My son’s video game habit worried me but it fueled his interest in coding, robots, and AI. At age 16, he won $55,000 at a science fair.

My son’s video game habit worried me but it fueled his interest in coding, robots, and AI. At age 16, he won ,000 at a science fair.
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teenage boy in red shirt working on tiny computer and three smartphones on a white card table with small plants growing under a grow light an a white cat sitting on an armchair beside him
John Benedict Estrada works on infrared images for his science fair project.

  • Maria Estrada’s children have collectively won over $67,000 in science fair awards.
  • Her son John’s video games sparked his interest in AI, robotics, and electronics.
  • Estrada worried about his video game habit at first, but now she sees some advantages to it.

This as-told-to essay is based on a conversation with Maria Estrada, 51, who is a plant-science lecturer at Fresno State and the mother of two teenagers. It’s been edited for length and clarity.

Both of my kids love to compete in science fairs. Combined, they’ve won more than $67,000 in awards for their projects.

Being immigrant parents, my husband and I are a little bit strict. We make sure that our kids follow the rules.

You need to be respectful and compassionate — that’s part of our Filipino culture. We tried to emphasize to them that academics are important, but you need to also be a well-rounded person.

But screen time is one thing that I am probably not good at. My son John loves video games, especially Mario and Pokemon.

He started playing games in fifth or sixth grade on his handheld Nintendo, I think it was. Then he had a PlayStation. He could play for hours.

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I did try to control my son’s video game use a bit to make sure he would not be addicted to it. I didn’t want him to hate me, and I believe in moderation, so I tried to be reasonable. On most school nights, we would ask him to do his assignments first.

Any technology has a positive and a negative aspect. At first, I was just looking at the negative. You don’t want your kids to be on the computer a lot.

I saw a lot of articles about kids starting on computers, smartphones, and iPads early. I felt like it could do him harm.

Then I saw how gaming piqued his interest in computers. It helped him, especially in his science fair projects.

four people standing in front of a stage wearing lanyards two young people in the middle holding up round brown medals
Left to right: Maria Estrada, her kids Pauline and John, and her husband Dexter.

After a while, I saw a lot of advantages to his video game habits.

Games introduced both of my kids to coding

It started with the consoles, but soon John was also playing games on the computer. That’s when he began researching how the game was made, which piqued his curiosity about coding.

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So I put him and my daughter, Pauline, into an after-school program where they learned to code.

They both used their coding skills later when they developed AI models for their science fair projects.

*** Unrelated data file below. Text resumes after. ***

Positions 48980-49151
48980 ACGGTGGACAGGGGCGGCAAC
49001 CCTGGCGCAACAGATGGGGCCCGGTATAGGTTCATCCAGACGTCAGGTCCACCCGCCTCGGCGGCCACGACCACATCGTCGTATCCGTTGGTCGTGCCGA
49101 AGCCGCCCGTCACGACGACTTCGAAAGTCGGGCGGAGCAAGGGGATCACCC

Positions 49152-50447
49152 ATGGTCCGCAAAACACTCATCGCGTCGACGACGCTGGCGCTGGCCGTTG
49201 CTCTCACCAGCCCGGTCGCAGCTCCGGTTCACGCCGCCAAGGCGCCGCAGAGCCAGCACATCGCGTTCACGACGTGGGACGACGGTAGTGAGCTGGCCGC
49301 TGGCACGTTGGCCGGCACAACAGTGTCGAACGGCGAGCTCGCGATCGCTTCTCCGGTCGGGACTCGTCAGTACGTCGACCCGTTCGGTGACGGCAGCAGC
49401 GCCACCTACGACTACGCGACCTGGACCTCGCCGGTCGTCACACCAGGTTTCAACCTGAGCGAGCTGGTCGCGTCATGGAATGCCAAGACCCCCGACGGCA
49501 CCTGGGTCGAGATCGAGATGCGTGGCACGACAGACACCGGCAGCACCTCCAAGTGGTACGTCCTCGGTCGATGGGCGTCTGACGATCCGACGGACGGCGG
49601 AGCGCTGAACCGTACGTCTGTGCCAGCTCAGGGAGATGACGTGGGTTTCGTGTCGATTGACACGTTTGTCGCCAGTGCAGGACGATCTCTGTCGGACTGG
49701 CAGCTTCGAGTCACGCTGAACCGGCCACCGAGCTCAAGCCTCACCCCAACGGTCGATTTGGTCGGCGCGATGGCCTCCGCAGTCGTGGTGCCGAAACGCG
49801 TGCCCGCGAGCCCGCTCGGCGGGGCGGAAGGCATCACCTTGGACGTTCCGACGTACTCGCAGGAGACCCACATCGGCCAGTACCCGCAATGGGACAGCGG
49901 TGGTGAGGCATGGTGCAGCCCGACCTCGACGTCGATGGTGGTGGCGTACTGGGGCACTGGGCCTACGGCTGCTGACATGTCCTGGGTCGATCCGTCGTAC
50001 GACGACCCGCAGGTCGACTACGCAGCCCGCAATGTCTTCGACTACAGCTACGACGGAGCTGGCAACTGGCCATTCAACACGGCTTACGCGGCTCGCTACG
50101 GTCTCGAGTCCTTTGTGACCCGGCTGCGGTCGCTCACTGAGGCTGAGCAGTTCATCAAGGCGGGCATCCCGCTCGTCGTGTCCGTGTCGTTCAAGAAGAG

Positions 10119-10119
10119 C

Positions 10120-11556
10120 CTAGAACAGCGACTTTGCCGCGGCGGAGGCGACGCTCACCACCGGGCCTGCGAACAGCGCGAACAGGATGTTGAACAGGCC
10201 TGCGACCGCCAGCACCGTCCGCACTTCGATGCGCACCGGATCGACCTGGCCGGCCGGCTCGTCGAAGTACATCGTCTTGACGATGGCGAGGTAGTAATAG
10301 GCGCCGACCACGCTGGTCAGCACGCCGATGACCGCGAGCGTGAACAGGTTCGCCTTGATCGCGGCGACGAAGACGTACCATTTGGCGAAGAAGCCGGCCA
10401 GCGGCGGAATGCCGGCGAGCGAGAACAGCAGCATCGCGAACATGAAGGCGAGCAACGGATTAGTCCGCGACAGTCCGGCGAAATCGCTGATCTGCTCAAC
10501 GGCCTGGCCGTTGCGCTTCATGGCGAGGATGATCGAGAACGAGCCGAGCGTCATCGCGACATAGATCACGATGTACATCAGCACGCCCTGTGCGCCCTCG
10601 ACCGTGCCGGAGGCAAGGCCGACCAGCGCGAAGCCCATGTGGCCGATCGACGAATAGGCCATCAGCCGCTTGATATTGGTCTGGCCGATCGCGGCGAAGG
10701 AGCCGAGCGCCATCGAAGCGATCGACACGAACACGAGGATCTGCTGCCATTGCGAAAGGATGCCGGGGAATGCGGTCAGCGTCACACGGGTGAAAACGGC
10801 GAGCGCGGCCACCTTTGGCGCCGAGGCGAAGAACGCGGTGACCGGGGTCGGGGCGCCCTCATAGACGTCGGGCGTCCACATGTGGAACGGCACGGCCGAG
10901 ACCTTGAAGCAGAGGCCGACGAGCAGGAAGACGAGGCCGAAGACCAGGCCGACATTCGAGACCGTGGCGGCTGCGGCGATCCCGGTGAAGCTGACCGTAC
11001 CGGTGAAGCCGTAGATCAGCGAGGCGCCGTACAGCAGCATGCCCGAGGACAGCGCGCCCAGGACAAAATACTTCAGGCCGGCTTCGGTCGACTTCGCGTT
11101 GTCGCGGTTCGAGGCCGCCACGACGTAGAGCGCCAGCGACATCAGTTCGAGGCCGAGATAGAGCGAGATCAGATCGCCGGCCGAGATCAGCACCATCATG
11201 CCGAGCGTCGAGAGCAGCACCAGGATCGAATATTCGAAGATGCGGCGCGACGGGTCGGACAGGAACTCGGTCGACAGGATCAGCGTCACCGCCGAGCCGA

Video game controllers helped him excel at robotics

John is into electronics — not just the PlayStation 5 console. He programmed a Lego robot in fifth grade.

But video games might have taken my son a step further. John could already use controllers really well, so he got interested in building remote-controlled cars and drones.

In middle school, he built his own drone and flew it around. I don’t think he would have been able to do this if he had not been really good at playing with a joystick from his video games.

teenage boy standing in a crop field holding the controller for a drone on the dirt path next to him
Estrada’s son John likes to tinker with robotics, including drones and rovers.

Soon John was building drones and rovers for his science fair projects.

My kids’ electronics projects won awards

Eventually, the kids needed a workshop for their science projects, so we converted a big informal living room into one big table with chairs.

They built their drone there, they built their rover, they built their camera. It was so messy. I would just close the door so I wouldn’t see the mess, all the wires and cables. They had so much electronics in there.

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In 2021, when he was 16, John won the $50,000 Gordon E. Moore Award for a project he presented at the Regeneron International Science and Engineering Fair (ISEF), as well as $5,000 for first place in the plant sciences category. He had developed an AI model to detect drought stress in bell pepper plants, using a robotic infrared camera he built.

John and Pauline did their next science fair project together, expanding on the concept with tomato plants and a rover.

two teens in business clothes stand in front of a science fair project presentation board
John Benedict Estrada and Pauline Estrada stand in front of their science fair project at Regeneron ISEF.

Their project went to ISEF in 2022 and won first place in the plant sciences category.

Now John is studying computer science at the University of California, Berkeley. Ultimately, his gaming helped him get there.

Read the original article on Business Insider

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